Californian Dr. Stephen R. Marquardt is a retired oral and maxillofacial surgeon who has spent the last several decades in pursuit of creating an objective standard for judging the beauty of the human face. Marquardt, through his foundation, Marquardt Beauty Analysis, has theorized that the highly visual human race has imprinted in its genetic code an archetypical image of what its fellow human beings should look like. The closer someone comes to matching that subconscious ideal of "humanness," the more positive emotional response will consciously be engendered in the viewer, and attraction will follow. It is his belief that this human archetype can be mapped mathematically, and after years of research, Marquardt put forward his controversial Facial Mask.
The shape of B-DNA fits perfectly inside the Golden Decagon Matrix
Using the Golden Ratio (1:1.618) as his basis, Marquardt constructed a two-dimensional figure called the Golden Decagon Matrix, a design which perfectly correlates with the shape of B-DNA , the most common form of DNA found in nature. Within the shape of a Primary Golden Decagon Matrix, forty-two secondary golden decagon matrices (each smaller than the Primary by a multiple of Phi [1.618]) were overlaid and uniquely positioned to form the various components of the human face. When the extraneous lines are removed, the resulting image is the Phi Mask or Facial Mask, composed of line segments and shapes which relate to each other through the Golden or Divine Proportion (1:1.618). The placement of the secondary matrices and the decisions as to which segments were removed were influenced by data collected by studying photographs of people "universally" considered beautiful (ie. supermodels).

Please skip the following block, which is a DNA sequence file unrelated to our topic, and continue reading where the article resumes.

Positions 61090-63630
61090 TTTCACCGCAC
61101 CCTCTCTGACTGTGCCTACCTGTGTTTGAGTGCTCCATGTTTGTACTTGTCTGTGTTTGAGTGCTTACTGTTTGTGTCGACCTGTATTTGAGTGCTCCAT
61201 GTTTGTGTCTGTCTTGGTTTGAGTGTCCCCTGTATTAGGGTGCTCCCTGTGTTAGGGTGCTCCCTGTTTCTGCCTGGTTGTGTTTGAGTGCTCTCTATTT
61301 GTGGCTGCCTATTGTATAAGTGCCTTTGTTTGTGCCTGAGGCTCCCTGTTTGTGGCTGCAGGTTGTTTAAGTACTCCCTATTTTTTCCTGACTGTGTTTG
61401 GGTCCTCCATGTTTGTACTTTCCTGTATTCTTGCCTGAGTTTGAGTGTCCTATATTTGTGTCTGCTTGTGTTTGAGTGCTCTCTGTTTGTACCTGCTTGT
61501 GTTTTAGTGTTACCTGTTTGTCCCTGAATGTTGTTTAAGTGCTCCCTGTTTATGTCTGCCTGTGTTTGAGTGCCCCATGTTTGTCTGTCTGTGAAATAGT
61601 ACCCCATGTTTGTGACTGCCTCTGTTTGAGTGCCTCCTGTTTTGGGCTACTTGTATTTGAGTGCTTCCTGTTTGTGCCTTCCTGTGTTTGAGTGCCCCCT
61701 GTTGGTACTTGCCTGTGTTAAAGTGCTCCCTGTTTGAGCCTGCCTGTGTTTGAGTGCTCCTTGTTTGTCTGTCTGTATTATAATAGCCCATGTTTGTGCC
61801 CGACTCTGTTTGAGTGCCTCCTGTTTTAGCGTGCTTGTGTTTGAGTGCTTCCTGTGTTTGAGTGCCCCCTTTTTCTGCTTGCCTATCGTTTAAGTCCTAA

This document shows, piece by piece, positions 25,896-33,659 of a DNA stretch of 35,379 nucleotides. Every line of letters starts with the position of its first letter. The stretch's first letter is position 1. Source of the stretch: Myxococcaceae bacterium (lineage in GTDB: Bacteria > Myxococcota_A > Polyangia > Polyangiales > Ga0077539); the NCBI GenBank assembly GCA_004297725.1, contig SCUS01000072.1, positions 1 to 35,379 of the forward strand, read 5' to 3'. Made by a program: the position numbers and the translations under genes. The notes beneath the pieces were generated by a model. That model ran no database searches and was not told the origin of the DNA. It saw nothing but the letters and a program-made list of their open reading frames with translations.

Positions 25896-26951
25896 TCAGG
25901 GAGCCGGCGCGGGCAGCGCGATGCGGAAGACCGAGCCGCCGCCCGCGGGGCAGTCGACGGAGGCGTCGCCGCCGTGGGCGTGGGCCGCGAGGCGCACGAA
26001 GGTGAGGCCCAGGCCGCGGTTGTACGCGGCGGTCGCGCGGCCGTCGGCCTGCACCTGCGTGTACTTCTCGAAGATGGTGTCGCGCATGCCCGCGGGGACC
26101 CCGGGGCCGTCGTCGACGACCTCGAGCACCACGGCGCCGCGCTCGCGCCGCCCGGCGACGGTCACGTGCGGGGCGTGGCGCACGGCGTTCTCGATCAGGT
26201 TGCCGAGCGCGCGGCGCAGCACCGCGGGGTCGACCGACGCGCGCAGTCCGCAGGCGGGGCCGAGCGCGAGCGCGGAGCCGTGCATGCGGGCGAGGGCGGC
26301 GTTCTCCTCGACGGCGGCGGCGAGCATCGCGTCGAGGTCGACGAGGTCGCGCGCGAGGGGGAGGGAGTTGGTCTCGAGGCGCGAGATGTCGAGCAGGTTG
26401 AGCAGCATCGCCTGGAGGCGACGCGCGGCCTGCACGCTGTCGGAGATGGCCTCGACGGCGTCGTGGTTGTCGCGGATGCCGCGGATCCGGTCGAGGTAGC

The resulting mask structure is not only purported to represent the ideal facial features of adult women AND men, but it is also said to do so independently of race. MBA then uses this idealized map to outline dental and aesthetic surgical options for persons needing reconstructive procedures. Eventually, Dr. Marquardt would like to further refine the research providing separate facial guides for infants, children, and mature adults, as well as further developing an understanding of variations by ethnicity. He also plans to begin mapping the body as a whole to increase the knowledge of human physical beauty in its entirety.
On the MBA site, Marquardt offers several examples of the mask overlaid on the faces of celebrities and models, past and present, to show how the mask directly correlates to these "known" beauties. I plotted a few faces of my own, and was surprised by some of the results.
Angelina Jolie fits the mask pretty well, except for her lips being larger than average, which should come as no surprise. (Her head is tilted downward in this photo, which would account for some of the ill-fit around the jawline).
Jolie's counterpart in beauty, Brad Pitt, however, doesn't fit the Mask well at all. At its best fit (top), the Mask would indicate that Pitt's nose is too wide, and his jawline too pronounced for mathematical beauty.